How many of us will work until death?
Nearly a quarter of all seniors are still in jobs – and the number is likely to rise.
Picture / Supplied
Picture / Supplied
Record numbers of Kiwis are working beyond 65 and face an uncomfortable truth: they may have to keep working until the grave.
Statistics New Zealand figures show 24 per cent of those 700,959 eligible for superannuation - just over 168,000 people - still work. The data, published in April in North & South magazine, show this percentage has nearly tripled from nine per cent just 30 years ago.
New Zealand does not compare favourably on the international stage. Only three of 34 OECD countries (Organisation for Economic Cooperation and Development) have more people aged 65-69 working; Iceland tops the list with 53 per cent of this age-group still at work, followed by South Korea (44.5 per cent) and Japan (40.1 per cent).
New Zealand is next with 39.6 per cent, ahead of the United States (30 per cent) and Australia (25.4 per cent).
The issue of retirement has come into sharper focus in recent years as New Zealand – and many other countries – struggle with the growing number of seniors whose life savings may not support them in their old age. That has seen the introduction of relatively new products like life income funds, combining investment and insurance to give retirees regular payments until they die – helping to guard against the problem of outliving income.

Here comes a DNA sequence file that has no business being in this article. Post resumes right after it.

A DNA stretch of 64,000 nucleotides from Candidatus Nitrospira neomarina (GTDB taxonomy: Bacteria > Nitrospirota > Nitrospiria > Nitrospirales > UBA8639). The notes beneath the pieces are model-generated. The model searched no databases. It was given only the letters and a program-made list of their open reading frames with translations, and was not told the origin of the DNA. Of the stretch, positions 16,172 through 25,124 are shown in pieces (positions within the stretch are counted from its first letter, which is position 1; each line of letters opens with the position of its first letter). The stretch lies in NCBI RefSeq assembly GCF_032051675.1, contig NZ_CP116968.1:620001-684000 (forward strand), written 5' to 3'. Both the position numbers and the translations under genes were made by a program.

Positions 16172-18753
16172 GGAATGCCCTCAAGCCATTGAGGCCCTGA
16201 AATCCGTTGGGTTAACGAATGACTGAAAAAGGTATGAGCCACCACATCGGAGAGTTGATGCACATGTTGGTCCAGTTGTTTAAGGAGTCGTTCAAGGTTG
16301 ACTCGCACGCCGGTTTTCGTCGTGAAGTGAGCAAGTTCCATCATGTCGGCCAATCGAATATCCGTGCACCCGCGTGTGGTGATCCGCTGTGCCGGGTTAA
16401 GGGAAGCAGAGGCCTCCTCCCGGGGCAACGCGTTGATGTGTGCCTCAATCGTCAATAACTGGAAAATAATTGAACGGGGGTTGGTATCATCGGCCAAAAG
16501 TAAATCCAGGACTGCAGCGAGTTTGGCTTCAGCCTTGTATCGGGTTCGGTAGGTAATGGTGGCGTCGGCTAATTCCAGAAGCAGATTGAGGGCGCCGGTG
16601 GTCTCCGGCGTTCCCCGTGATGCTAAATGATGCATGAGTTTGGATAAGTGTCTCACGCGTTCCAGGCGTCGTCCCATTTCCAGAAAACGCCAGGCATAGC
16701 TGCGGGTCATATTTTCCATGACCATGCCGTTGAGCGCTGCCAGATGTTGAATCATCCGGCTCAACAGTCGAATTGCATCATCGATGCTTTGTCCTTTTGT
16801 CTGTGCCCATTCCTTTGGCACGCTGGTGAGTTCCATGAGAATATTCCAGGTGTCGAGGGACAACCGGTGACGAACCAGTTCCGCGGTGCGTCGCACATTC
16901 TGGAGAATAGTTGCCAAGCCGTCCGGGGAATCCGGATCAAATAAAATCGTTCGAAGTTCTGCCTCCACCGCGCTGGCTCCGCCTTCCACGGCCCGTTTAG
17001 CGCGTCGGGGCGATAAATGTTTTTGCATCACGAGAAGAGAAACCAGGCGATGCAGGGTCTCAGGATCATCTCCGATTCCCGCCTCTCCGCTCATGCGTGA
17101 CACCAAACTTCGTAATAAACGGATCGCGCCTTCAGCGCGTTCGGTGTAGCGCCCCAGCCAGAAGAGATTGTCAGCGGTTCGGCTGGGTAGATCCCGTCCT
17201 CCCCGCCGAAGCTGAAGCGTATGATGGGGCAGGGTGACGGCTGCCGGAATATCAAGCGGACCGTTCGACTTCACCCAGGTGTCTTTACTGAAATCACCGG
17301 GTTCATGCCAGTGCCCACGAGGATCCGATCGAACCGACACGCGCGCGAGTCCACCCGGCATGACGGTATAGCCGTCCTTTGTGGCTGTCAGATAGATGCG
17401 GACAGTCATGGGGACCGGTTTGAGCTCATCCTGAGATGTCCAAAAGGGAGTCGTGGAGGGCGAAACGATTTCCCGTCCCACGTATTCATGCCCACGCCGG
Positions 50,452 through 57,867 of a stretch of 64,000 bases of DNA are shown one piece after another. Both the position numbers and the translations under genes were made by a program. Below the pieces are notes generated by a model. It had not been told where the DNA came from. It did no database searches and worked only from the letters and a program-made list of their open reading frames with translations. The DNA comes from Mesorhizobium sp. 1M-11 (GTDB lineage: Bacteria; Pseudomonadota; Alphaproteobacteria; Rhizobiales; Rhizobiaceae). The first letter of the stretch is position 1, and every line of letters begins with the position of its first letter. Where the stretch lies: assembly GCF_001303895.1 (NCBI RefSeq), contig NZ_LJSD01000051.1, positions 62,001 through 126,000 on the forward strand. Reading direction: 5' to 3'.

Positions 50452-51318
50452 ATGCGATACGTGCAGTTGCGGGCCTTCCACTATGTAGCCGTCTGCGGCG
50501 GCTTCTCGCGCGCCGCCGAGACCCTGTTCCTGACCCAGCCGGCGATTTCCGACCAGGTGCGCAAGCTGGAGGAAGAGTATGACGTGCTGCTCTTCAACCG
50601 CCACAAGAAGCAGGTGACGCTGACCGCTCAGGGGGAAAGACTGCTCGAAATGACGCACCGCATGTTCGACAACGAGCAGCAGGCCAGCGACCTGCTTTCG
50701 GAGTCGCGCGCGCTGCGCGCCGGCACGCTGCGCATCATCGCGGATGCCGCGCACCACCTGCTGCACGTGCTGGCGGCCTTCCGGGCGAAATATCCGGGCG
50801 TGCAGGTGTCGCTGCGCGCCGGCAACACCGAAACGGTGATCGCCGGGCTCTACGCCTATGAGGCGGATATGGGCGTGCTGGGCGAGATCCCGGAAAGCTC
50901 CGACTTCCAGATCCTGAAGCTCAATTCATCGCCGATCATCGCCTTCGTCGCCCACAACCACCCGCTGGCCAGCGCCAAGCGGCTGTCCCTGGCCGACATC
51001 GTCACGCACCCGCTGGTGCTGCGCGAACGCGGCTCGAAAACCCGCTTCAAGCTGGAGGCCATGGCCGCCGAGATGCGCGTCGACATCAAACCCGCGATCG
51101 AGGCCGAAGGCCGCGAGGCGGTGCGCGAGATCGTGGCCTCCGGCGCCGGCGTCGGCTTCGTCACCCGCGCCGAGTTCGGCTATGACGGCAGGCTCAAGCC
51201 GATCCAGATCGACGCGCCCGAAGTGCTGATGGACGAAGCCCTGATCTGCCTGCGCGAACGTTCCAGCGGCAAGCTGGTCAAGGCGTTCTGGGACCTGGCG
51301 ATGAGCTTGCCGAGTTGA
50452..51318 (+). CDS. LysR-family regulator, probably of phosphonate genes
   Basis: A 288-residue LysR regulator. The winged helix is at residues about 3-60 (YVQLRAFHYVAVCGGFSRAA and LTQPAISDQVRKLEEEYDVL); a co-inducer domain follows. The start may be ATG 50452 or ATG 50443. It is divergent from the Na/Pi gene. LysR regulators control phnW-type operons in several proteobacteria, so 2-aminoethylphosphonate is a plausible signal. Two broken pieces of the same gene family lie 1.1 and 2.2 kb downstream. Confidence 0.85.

The payments - possible through a lump sum investment and an insurance premium ensuring regular instalments until death - are designed to use KiwiSaver or other savings to supplement the national pension when people stop working.
One giving more thought to such issues is Lorna Subritzky, host of Coast Days on Coast FM. Although in KiwiSaver, she says she is not confident she has enough at this stage of her life (late 40s).
“I was self-employed for a long time so I started (KiwiSaver) a little late,” she says. “A marriage break-up and consequent asset division was also a setback.”
Subritzky says she has not yet decided at what age she will retire: “I suspect, for my own mental wellbeing, I will keep working in some capacity - whether that be in radio or writing - but I guess ideally I’d like to retire from full-time employment around 65. That is, of course, if I’m lucky enough to still be employed by then.”